The Science, Technology, and Innovation Policy (STIP) program at Georgia Tech’s Enterprise Innovation Institute has selected the three students who are the 2019 Georgia Innovative Economic Development interns.
The 10-week, paid internship — open to any graduate student attending a University System of Georgia school — gives interns the opportunity to develop and pursue deep research in an economic development-related project.
At the end of the internship period, the interns, who will each receive a $6,000 stipend, will be able to present their findings to economic development and innovation groups.
“We have three excellent interns who went through a rigorous selection process and vetting from three statewide economic developers who are experts in their fields and are highly respected in Georgia’s economic development community,” said Jan Youtie, STIP program director. “All three are working on topics that are important to Georgia’s economic development future. I think what we will get out these internship research efforts will be seminal for the future of Georgia and we will look back in 5 or 10 years and say we learned a lot from these projects that helped the state go forward.”
The 2019 Georgia Innovative Economic Development Interns are:
KARL GRINDAL: rising 4th year Ph.D., Georgia Tech’s School of Public Policy
- Research Topic: Analyzing breach notification reports that companies fill out when they need to notify the public that customer data has been accessed or hacked by connecting those reports to corporate and industry level data to help answer questions about which types of companies are being targeted and in which states over time.
- Reason: “The goal of collecting this data is to help with risk assessment. I was inspired to look at this data because it relates directly to how intellectual property is being stolen or how customer data is being lost. That affects trust in Georgia companies, so by being able to measure the effects of hacking both here in the state of Georgia and around the country on corporations, and ultimately, customers, we can hopefully reduce that exposure and help build trust and protect American innovations.”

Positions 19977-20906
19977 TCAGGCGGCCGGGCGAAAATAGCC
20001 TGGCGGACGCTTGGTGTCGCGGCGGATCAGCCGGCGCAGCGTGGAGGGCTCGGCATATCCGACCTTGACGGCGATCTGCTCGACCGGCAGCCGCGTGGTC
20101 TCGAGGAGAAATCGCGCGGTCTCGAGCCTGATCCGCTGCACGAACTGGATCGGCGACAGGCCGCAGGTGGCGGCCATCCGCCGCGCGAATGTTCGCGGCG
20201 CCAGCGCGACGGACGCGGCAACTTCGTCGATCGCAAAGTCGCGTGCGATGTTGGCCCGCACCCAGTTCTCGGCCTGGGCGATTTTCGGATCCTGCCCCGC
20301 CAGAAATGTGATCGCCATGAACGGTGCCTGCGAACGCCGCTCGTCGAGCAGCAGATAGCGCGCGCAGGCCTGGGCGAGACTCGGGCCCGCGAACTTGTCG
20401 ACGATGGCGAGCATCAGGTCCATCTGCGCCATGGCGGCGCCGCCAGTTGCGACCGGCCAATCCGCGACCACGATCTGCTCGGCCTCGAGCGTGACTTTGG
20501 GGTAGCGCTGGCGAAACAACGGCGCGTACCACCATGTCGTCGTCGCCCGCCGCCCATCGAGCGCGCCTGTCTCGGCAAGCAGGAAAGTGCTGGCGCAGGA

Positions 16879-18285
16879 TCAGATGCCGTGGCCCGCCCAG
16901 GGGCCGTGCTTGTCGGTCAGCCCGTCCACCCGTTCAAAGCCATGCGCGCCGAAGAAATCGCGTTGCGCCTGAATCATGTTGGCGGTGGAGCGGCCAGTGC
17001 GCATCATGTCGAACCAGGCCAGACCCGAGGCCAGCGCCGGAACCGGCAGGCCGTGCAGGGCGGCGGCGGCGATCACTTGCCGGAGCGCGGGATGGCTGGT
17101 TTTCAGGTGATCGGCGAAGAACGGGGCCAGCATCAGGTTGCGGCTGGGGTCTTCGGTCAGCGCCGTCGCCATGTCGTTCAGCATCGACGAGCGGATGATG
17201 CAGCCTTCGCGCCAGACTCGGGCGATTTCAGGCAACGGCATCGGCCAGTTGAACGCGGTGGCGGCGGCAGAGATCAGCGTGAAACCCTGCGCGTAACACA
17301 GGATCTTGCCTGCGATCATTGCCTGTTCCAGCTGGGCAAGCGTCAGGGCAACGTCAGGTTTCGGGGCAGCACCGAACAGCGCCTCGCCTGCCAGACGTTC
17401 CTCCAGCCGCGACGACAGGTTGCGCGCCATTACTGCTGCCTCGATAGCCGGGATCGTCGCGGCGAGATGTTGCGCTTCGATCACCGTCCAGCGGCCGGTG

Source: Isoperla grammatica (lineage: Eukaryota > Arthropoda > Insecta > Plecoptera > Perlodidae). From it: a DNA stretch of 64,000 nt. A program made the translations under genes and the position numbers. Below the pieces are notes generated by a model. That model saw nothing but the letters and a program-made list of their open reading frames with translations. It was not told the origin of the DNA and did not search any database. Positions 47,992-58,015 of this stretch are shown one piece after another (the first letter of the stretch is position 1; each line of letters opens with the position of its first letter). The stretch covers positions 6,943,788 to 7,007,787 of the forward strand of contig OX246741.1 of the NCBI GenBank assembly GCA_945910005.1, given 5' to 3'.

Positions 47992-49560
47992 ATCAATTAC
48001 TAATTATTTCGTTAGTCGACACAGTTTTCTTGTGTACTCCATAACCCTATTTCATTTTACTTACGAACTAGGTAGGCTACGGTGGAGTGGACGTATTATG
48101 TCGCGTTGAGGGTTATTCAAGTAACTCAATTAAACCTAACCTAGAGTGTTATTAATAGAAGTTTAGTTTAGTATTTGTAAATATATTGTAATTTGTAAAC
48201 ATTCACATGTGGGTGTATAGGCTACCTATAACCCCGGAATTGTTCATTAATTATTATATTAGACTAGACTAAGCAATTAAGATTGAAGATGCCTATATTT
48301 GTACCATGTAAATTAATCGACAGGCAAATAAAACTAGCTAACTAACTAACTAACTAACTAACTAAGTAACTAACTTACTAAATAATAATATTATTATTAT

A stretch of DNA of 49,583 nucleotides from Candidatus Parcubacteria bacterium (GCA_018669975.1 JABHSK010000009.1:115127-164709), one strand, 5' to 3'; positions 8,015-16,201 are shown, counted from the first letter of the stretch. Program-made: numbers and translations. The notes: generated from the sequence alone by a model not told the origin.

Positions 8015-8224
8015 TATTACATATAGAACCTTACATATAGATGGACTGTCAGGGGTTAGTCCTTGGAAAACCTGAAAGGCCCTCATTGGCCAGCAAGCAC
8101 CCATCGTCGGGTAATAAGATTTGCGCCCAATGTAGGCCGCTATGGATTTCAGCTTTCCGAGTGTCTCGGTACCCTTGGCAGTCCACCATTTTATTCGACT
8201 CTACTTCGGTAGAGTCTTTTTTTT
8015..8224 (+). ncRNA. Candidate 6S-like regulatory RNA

DANIEL SCHIFF: rising 3rd year Ph.D., Georgia Tech’s School of Public Policy
- Research Topic: Looking at artificial intelligence (AI) policy strategies and AI ethics codes/guidelines coming from corporations, governments, and other organizations.
- Reason: “I want to see what the challenges are we face in Georgia and possible solutions to them. AI has become an important emergent technology in the last five years and that’s spurred a lot of interest in innovation as well as the social, legal, political, and ethical implications. People are starting to worry about and think about how we are to approach these new technologies moving forward.”
EBNEY AYAJ RANA: rising 2nd year master’s, Georgia State University’s Andrew Young School of Policy Studies
- Research Topic: How high-tech entrepreneurship among immigrants is growing in the state of Georgia compared with the United States overall, and how fiscal policies and economic development incentives can be mobilized even more for the betterment and fostering of immigrant-owned enterprises in the state of Georgia.
- Reason: “The immigrant-owned, high-tech entrepreneurial enterprises are increasingly growing in other states and they’re outperforming the native born-owned enterprises and industries. So maybe if provided with appropriate economic development policies and with incentives, maybe we can help foster the growth of immigrant-owned, high-tech enterprises in the state of Georgia.”